I suggest it's all down to personal devices being more available to individuals, and the latent growth of Wi-Fi we have seen in classrooms, and a little creative-thinking. That's it. In a nutshell, there are new technologies available that can dramatically (for the better) change how we as teachers teach. It's not rocket science.




How can you do it?  Make some screencasts or learning videos that you think you can use in your classroom (students tend to prefer your own).  The videos do not need to be Hollywood productions.  They just need to be. Here is a pretty basic example of a very low – tech video that I put together recently, that my students found very helpful.




You can incorporate screencasts into the students learning in any way that works for you – and the students.  Perhaps you can have them watch the lessons at home? (This doesn’t really work for me. Though…it might for you.) 

Perhaps you could put them into small groups and have different groups engaged in different lessons pertinent to their specific needs? (I tend to do this a bit.)  A regular practice for me is to perform a pre-test with the students (before the final summative assessment).  In this way I very quickly, in an ad hoc manner -  gather some information with the students about what they are specifically struggling on.  After this, students access topic specific screencast that the pre-test has revealed they need some help with.  The screen casts contain brief lessons and activities within.  I am then able to then wander around the classroom helping individual students as they need, whilst really, the entire class is receiving multiple different lessons pertaining to their specific needs.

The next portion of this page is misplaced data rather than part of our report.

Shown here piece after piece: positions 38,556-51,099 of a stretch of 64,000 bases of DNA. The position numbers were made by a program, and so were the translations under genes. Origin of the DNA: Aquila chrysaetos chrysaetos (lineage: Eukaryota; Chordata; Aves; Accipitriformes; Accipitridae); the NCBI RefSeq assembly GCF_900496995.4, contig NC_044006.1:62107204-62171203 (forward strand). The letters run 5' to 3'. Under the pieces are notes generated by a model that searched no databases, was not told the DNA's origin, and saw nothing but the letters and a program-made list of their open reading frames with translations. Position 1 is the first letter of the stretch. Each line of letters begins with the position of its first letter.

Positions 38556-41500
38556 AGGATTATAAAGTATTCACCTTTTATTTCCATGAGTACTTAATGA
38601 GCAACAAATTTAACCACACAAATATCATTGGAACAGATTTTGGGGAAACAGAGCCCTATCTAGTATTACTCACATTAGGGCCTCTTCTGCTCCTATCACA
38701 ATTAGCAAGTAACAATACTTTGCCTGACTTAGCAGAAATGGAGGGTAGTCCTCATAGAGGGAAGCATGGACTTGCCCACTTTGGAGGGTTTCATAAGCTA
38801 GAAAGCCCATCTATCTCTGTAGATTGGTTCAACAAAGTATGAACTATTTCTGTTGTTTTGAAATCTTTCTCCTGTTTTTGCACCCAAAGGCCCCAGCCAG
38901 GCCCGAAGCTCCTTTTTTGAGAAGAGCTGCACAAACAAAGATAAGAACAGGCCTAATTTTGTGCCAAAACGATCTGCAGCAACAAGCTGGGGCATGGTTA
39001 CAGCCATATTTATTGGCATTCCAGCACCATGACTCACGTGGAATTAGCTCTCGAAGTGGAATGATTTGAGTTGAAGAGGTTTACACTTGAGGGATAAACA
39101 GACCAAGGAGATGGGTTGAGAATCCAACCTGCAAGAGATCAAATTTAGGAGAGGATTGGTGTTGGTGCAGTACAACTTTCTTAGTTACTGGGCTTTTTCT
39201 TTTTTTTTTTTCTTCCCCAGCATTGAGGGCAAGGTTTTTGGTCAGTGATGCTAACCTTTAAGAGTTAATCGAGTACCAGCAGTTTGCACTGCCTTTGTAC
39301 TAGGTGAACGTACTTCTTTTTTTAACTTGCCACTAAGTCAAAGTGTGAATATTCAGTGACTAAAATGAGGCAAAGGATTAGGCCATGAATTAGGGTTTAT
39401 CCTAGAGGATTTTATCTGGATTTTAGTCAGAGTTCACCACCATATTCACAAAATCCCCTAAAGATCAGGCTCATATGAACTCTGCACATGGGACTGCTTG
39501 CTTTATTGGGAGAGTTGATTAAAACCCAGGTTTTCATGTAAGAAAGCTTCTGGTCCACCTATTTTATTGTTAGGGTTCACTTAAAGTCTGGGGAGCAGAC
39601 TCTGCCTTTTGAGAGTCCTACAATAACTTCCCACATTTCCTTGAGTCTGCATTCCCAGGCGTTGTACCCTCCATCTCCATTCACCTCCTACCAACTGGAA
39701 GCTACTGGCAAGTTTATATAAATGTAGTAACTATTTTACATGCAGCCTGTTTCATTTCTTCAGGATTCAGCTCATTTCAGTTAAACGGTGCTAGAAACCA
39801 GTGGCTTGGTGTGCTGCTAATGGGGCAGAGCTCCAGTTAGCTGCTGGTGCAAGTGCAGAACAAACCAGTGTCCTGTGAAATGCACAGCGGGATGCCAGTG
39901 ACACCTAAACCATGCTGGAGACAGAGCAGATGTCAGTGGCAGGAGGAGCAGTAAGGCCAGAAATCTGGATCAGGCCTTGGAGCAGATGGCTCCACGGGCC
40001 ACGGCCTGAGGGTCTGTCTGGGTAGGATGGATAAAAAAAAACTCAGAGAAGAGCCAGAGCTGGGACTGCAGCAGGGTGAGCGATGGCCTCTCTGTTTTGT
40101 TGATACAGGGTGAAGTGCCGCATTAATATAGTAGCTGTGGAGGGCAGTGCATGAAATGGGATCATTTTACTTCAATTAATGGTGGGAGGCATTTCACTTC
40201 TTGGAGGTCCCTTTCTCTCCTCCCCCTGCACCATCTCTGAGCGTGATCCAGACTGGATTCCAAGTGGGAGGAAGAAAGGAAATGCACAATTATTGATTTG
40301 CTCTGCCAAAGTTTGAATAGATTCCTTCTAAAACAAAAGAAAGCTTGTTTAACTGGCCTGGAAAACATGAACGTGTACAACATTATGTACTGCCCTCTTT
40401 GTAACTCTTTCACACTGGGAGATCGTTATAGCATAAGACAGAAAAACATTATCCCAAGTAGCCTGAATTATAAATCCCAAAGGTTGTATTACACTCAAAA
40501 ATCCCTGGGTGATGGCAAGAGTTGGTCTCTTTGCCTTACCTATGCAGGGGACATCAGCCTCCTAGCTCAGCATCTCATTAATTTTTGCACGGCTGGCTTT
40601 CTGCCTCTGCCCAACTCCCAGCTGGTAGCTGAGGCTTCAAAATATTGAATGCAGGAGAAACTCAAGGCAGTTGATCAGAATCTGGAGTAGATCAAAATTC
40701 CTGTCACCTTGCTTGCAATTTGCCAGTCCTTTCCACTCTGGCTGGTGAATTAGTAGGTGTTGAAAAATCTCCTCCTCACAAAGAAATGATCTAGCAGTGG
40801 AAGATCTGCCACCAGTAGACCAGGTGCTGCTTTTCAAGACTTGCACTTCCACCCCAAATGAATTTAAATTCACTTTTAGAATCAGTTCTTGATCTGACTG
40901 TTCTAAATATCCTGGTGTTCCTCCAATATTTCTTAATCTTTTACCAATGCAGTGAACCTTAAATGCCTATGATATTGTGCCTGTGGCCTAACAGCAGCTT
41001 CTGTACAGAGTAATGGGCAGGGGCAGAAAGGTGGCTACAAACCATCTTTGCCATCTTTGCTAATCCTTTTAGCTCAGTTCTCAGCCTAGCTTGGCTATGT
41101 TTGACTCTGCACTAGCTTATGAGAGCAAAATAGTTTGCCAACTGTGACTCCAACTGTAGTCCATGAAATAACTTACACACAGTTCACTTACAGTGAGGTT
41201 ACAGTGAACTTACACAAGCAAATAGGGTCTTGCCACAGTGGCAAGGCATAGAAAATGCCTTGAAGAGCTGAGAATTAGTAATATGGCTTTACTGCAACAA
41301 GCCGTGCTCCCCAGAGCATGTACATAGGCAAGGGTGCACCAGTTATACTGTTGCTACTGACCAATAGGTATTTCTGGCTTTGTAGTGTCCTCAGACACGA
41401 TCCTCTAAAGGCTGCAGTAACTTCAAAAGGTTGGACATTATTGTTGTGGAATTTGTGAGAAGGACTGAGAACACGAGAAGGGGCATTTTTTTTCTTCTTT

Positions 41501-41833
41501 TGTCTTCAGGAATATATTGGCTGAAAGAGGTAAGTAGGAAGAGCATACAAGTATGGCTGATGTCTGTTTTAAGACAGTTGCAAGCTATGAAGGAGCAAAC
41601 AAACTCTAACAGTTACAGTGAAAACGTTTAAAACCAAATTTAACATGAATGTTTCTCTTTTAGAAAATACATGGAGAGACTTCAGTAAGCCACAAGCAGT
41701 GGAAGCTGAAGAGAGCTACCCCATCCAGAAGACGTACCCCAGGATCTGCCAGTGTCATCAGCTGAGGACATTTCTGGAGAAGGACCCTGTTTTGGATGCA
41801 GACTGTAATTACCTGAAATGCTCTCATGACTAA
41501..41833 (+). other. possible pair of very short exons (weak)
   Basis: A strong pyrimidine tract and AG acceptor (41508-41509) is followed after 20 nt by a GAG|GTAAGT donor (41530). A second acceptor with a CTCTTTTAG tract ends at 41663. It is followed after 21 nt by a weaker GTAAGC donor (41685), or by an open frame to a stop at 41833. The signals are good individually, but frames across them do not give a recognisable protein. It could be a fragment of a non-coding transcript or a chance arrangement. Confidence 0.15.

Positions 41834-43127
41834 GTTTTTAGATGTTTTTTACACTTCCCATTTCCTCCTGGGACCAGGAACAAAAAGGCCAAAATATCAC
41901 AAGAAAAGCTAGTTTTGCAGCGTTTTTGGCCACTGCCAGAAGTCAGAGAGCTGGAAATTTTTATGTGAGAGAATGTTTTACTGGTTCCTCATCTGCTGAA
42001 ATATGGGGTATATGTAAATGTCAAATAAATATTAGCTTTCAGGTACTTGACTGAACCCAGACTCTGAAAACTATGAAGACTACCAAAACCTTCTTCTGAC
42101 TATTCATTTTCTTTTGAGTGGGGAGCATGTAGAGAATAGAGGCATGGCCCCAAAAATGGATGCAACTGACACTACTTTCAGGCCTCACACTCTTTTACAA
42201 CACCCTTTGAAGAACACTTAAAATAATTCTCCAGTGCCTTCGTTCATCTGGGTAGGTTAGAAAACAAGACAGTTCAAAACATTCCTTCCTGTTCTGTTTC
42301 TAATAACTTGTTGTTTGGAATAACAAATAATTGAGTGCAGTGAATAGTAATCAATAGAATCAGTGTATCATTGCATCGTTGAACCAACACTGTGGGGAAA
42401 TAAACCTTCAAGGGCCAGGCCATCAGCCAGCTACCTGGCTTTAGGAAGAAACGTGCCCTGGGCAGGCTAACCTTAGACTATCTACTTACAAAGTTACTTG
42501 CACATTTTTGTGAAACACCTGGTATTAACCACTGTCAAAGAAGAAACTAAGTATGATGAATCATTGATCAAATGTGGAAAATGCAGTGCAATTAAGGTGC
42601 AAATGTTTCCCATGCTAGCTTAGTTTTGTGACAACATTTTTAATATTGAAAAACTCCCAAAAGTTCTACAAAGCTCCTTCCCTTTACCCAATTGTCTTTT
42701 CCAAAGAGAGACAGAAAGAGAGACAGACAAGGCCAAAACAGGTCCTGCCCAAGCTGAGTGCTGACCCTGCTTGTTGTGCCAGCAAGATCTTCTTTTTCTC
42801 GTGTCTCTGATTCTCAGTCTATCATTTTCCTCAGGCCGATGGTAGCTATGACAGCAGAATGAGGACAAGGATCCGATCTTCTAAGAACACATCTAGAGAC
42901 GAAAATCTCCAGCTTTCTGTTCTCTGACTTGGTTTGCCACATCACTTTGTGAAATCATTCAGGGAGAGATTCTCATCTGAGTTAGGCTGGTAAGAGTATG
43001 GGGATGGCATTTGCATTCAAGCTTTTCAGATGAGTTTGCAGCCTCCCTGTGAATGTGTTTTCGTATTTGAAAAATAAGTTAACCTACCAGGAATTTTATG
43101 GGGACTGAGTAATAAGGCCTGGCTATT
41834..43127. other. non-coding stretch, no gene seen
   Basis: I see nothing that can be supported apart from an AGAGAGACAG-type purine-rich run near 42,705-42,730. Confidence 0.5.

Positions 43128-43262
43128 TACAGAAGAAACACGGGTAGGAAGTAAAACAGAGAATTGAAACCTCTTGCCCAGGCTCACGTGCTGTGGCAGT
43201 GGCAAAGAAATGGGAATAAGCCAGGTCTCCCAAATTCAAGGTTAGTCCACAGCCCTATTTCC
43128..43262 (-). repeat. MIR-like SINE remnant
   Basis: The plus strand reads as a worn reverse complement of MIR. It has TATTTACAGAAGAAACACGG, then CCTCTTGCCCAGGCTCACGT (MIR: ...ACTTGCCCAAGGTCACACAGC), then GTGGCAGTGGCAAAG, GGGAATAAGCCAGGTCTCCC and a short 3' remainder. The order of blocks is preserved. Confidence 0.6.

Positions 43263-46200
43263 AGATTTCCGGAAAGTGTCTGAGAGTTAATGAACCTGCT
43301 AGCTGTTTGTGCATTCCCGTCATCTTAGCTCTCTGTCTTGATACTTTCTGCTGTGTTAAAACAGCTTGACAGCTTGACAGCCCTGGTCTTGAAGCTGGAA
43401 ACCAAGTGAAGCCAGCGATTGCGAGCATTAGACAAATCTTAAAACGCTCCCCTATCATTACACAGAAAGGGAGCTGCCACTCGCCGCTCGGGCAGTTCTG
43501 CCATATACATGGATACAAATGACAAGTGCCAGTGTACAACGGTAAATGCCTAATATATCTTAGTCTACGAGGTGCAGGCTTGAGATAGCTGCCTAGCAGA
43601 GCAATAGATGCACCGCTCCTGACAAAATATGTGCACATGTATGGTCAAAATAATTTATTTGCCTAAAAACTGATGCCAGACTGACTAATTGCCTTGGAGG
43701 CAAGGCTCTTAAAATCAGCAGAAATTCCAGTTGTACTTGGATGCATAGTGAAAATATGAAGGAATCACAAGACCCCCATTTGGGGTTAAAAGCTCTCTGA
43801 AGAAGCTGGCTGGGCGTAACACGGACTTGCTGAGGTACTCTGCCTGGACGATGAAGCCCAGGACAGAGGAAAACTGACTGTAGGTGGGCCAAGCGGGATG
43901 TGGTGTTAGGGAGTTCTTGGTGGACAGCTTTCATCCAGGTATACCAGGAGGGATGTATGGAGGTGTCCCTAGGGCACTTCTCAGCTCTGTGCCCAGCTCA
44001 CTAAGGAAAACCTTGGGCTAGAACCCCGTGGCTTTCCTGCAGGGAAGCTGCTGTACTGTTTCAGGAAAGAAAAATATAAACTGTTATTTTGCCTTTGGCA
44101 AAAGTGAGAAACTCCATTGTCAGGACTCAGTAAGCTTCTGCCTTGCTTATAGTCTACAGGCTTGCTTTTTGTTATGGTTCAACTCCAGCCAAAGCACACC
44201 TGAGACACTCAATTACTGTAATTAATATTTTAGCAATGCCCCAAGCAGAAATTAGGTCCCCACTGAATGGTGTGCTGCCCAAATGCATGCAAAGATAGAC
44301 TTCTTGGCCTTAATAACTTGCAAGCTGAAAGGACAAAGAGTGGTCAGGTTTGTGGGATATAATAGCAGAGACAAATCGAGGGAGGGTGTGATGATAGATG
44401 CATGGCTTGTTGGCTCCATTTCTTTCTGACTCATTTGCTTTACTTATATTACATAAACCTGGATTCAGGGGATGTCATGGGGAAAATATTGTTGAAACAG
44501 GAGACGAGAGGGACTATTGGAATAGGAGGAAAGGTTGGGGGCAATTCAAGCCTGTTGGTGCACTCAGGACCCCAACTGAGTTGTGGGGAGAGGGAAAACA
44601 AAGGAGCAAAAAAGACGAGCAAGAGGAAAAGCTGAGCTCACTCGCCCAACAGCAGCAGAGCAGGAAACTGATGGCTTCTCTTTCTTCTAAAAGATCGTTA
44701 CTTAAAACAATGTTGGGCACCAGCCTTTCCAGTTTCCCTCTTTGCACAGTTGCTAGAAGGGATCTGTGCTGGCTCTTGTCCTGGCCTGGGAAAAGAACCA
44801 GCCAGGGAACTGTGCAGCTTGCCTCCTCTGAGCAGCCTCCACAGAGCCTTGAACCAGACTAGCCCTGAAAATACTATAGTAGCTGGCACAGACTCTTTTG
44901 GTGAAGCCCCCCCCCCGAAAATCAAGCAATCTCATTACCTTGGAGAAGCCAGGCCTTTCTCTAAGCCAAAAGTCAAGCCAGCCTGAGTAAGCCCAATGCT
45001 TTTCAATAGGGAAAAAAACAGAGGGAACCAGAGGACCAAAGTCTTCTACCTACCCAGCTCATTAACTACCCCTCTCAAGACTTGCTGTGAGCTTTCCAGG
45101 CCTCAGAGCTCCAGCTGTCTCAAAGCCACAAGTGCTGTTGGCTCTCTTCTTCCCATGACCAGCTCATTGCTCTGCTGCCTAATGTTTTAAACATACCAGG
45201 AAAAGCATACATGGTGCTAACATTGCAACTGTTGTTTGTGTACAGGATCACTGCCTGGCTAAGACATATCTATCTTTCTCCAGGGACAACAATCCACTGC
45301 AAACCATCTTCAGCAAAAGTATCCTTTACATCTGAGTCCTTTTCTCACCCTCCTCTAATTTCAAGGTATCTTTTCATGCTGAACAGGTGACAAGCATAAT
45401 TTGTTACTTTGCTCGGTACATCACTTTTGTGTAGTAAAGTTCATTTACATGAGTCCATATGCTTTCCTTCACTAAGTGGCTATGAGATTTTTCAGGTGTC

Another classic example is the weekly spelling test.  Are you still reading out one list for all the students to write down?  Are you still waiting for the slowest speller to move at the pace of the class?  You don’t need to do it this way.  You could record the spelling list on You-Tube and students could access it, at their own speed on separate devices.